R.I.P. George Tooker

From today’s New York Times obituary pages:

George Tooker, Painter Capturing Modern Anxieties, Dies at 90


George Tooker, a painter whose haunting images of trapped clerical workers and forbidding government offices expressed a peculiarly 20th-century brand of anxiety and alienation, died on Sunday at his home in Hartland, Vt. He was 90.

The cause was complications of kidney failure, Edward De Luca, director of the D C Moore Gallery in Manhattan, said.

Mr. Tooker, often called a symbolic, or magic, realist, worked well outside the critical mainstream for much of his career, relegated to the margins by the rise of abstraction. As doctrinaire modernism loosened its hold in the 1980s, however, he was rediscovered by a younger generation of artists, critics and curators, who embraced him as one of the most distinctive and mysterious American painters of the 20th century.

One of those embracers was Childs Gallery in Boston, which mounted the exhibit “Cadmus, Tooker & French, and other Magic Realists” last fall.

From the e-catalogue (which – full disclosure – the Missus largely wrote):

Tooker’s works have an unsettling, often mystical quality that tends to distance the viewer. Though his seemingly airless, glass-like spaces fascinate, they are also off-putting, as in the extraordinary painting “Un Ballo en Maschera” (The Masked Ball), a compelling, yet ominous costume party scene.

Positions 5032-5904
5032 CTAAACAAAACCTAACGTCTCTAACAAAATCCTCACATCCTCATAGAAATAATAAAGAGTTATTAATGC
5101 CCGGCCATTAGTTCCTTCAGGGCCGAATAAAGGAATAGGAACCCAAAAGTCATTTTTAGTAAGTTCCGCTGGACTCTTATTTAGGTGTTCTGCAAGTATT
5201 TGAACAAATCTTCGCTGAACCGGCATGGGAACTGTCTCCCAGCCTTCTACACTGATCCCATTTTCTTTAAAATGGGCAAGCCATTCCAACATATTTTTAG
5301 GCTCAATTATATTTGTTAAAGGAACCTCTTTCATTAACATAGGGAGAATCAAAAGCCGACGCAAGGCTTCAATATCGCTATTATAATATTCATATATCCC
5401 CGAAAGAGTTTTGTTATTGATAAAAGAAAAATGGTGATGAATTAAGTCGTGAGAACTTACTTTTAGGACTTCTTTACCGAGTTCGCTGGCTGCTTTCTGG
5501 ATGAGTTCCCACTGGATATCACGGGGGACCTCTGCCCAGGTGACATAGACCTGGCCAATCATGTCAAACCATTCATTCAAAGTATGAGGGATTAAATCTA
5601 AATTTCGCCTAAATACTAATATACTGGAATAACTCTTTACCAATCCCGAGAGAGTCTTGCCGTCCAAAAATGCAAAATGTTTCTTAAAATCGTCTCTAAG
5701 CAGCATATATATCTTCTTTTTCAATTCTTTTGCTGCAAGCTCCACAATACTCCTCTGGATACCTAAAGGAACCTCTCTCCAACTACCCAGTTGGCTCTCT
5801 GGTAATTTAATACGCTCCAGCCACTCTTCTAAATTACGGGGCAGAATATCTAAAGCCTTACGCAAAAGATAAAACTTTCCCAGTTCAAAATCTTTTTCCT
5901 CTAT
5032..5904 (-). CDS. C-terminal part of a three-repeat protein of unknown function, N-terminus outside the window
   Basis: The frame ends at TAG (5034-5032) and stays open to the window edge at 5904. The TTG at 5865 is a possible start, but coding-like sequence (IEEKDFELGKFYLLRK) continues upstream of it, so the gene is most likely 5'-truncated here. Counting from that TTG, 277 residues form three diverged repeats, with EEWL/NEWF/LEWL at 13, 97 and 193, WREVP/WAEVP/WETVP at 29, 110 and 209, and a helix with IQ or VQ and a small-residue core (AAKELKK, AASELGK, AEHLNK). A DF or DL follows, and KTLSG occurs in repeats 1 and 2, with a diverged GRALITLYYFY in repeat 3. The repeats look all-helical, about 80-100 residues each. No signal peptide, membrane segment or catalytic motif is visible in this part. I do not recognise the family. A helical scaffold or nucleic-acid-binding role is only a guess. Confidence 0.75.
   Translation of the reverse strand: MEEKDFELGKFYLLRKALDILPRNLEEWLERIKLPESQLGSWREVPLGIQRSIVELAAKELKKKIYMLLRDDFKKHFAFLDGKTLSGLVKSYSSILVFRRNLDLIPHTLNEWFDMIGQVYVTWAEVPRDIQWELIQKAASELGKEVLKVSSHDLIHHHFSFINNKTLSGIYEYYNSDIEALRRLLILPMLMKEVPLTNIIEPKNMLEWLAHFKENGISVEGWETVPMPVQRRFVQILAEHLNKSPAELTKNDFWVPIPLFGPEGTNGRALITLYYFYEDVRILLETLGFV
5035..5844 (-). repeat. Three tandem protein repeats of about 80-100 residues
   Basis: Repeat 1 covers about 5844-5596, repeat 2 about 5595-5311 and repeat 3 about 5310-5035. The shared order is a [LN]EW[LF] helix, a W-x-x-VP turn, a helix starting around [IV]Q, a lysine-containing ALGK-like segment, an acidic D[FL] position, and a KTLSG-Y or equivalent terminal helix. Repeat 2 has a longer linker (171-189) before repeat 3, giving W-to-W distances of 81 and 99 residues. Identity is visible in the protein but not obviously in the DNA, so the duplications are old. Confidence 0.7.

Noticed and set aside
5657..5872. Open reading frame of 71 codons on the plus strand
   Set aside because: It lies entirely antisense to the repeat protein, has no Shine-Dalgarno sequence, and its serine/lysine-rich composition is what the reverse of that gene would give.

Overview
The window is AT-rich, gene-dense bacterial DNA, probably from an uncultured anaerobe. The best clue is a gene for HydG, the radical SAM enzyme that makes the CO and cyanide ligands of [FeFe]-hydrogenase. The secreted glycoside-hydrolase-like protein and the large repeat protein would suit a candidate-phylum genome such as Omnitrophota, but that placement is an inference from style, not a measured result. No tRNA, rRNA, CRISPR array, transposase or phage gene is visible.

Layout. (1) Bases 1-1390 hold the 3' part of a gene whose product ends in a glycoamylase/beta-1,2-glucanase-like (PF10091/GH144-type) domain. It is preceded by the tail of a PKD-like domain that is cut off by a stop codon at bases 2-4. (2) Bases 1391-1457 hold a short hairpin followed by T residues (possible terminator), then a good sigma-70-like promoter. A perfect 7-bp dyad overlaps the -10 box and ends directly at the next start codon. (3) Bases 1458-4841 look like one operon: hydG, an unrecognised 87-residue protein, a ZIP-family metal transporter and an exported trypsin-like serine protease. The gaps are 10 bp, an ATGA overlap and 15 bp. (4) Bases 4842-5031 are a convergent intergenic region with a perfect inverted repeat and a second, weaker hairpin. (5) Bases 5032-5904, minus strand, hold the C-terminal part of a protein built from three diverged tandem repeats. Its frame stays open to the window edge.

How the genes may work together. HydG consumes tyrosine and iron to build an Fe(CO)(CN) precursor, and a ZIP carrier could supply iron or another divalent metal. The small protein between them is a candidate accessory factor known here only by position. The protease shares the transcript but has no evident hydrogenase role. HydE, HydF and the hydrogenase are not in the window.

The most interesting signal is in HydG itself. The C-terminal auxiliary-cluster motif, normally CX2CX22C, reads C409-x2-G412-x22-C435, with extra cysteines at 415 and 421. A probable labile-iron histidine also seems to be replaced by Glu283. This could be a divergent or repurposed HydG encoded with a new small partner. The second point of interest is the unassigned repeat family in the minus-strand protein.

From the Times obit:

“His narratives are so mysterious that viewers have to look deeply into the paintings,” said Marshall N. Price, chief curator at the National Academy Museum in New York, which organized a retrospective of Mr. Tooker’s work in 2008. “You cannot look quickly at a Tooker and then turn away. And the work is filled with so many references to Renaissance painting, there is so much mysterious iconography, that for art historians it’s just fascinating.”

If it’s the same for you, check out this Times slideshow.

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